Overall travel will be fairly smooth during the Christmas weekend. There are several details I need to tell you about. First I want to turn your attention to the image on the left. Yes, that is my excellent art work using Microsoft Paint :) I put together a quick outlook for you in the shape of a calendar. I colored each day either green (for good travel conditions) or red (for bad travel conditions). It took me a while to choose the color options! There are details within each day, which I will also describe below.
So the timeframe you really need to watch out for include Friday morning to midday, Saturday night, then the middle of Christmas week between Wednesday and Thursday.
Friday - We'll have a very strong storm moving in, which will spread snow and sleet across our area in the morning, then change to rain in the afternoon. Winds will be very strong with that system too, so it may disrupt flights. On the ground, I do anticipate some snow/sleet accumulation of a couple of inches, especially east of the Champlain Valley and once you travel above 1,000 feet, which many area roads do reach. Certainly Friday morning's commute on the ground looks much worse than the afternoon, because the wintry mix will change over to rain by the afternoon.
Saturday night - We'll have a cold front moving through the region with snow showers likely. Many areas won't see much snow accumulation, but again once you traverse through the higher elevations that may change. Watch out especially carefully along the eastern side of the Champlain Valley, from Enosburg Falls to Underhill to Ripton to Mendon in Vermont. The western-facing slopes of the Adirondacks, Greens, and Whites will get the most snow accumulation on Saturday/Saturday night.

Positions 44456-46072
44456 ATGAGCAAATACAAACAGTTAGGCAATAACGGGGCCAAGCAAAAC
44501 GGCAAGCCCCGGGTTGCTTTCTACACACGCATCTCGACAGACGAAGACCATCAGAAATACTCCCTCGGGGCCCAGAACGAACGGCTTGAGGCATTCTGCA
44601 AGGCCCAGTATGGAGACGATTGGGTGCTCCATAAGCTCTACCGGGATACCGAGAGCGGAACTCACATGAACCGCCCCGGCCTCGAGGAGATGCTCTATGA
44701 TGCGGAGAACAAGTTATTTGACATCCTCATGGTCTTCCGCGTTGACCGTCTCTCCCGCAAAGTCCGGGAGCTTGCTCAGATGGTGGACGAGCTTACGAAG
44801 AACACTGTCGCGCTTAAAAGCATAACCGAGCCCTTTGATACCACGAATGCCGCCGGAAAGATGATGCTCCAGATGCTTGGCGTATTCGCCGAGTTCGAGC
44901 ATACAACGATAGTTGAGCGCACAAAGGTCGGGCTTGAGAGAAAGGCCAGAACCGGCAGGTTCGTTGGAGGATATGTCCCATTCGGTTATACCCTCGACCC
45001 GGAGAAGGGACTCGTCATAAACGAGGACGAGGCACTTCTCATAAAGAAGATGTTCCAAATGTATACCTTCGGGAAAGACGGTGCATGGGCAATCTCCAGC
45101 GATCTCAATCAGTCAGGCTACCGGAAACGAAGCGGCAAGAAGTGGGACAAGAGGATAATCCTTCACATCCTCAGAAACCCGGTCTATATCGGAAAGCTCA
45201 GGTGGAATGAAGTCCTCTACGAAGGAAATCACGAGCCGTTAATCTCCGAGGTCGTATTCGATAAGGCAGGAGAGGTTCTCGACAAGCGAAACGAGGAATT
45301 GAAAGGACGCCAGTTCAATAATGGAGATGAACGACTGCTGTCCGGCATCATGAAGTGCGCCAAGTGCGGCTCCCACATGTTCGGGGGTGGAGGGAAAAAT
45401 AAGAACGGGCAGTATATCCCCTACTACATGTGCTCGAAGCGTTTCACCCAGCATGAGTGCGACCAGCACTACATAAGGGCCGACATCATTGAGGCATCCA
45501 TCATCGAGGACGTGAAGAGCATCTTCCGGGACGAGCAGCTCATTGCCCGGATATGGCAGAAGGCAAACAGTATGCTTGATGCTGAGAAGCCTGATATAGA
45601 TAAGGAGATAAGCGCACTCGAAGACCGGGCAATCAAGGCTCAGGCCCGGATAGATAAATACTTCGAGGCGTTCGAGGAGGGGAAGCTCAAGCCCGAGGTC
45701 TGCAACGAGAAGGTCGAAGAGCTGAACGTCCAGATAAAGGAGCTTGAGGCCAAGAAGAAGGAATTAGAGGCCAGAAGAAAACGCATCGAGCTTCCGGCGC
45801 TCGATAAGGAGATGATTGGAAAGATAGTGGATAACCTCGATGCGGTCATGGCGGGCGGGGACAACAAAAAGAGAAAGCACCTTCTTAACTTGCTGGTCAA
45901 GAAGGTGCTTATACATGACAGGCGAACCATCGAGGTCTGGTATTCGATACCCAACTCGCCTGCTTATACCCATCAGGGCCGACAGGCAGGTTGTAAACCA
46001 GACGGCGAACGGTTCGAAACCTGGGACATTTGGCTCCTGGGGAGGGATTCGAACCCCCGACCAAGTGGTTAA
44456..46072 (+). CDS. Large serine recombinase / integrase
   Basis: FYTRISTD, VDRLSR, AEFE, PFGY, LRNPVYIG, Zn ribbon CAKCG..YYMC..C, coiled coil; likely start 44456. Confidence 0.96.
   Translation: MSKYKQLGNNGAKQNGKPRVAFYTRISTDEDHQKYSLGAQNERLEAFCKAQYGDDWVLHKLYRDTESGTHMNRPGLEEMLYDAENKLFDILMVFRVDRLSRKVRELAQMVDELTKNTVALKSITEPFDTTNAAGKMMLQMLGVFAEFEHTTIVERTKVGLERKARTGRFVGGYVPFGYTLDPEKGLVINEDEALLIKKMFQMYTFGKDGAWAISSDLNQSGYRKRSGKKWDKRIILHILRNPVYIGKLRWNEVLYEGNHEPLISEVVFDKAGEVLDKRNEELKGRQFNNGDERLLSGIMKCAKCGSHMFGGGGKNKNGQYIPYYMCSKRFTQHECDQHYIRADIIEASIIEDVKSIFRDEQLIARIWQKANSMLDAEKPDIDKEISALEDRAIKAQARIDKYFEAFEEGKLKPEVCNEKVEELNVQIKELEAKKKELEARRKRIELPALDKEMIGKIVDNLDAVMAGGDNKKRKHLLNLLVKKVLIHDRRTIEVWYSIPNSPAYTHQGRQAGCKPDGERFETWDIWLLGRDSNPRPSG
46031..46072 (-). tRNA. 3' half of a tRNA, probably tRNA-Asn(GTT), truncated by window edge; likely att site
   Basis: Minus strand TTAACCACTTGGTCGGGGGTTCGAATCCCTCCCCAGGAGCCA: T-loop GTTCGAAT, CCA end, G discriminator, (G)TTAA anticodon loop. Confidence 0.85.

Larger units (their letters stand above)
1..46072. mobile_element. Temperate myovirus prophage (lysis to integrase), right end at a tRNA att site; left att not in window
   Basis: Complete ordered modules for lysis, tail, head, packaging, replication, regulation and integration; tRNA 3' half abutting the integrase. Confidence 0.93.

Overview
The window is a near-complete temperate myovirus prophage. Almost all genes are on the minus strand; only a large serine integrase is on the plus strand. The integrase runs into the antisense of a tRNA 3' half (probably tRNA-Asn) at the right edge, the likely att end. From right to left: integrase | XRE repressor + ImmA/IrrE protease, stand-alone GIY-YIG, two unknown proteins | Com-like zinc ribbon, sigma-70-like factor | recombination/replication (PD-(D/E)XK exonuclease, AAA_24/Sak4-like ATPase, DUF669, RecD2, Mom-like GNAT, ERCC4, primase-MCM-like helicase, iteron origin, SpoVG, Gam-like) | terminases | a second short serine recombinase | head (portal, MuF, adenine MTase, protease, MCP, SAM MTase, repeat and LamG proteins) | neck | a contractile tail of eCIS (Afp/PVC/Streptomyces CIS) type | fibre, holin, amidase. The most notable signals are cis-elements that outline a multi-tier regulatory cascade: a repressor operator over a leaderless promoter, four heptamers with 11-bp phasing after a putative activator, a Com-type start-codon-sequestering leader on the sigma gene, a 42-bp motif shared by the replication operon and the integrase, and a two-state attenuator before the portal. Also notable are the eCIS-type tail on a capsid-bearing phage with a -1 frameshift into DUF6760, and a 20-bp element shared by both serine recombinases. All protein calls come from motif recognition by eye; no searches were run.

Christmas Day - There are a couple of discrepancies regarding this day. One reliable weather model points to a couple of inches of light snow, while another keeps us dry. So I'm sticking on the safe side in the middle. Plan for snow showers just in case, but again if it does pan out to be the 'snow' option, you're looking at relatively light and slower snow rates.
Wednesday/Thursday - Of course, with a forecast several days out there is a much greater chance that it could be wrong. There are long range models that do point to a stronger system developing across the Gulf Coast states and heading northeast into our region by Wednesday and Thursday.
Remember you can always stay up to date with our weather section:
And we hope you have a safe and wonderful end to the 2012 year!
-Meteorologist Steve Glazier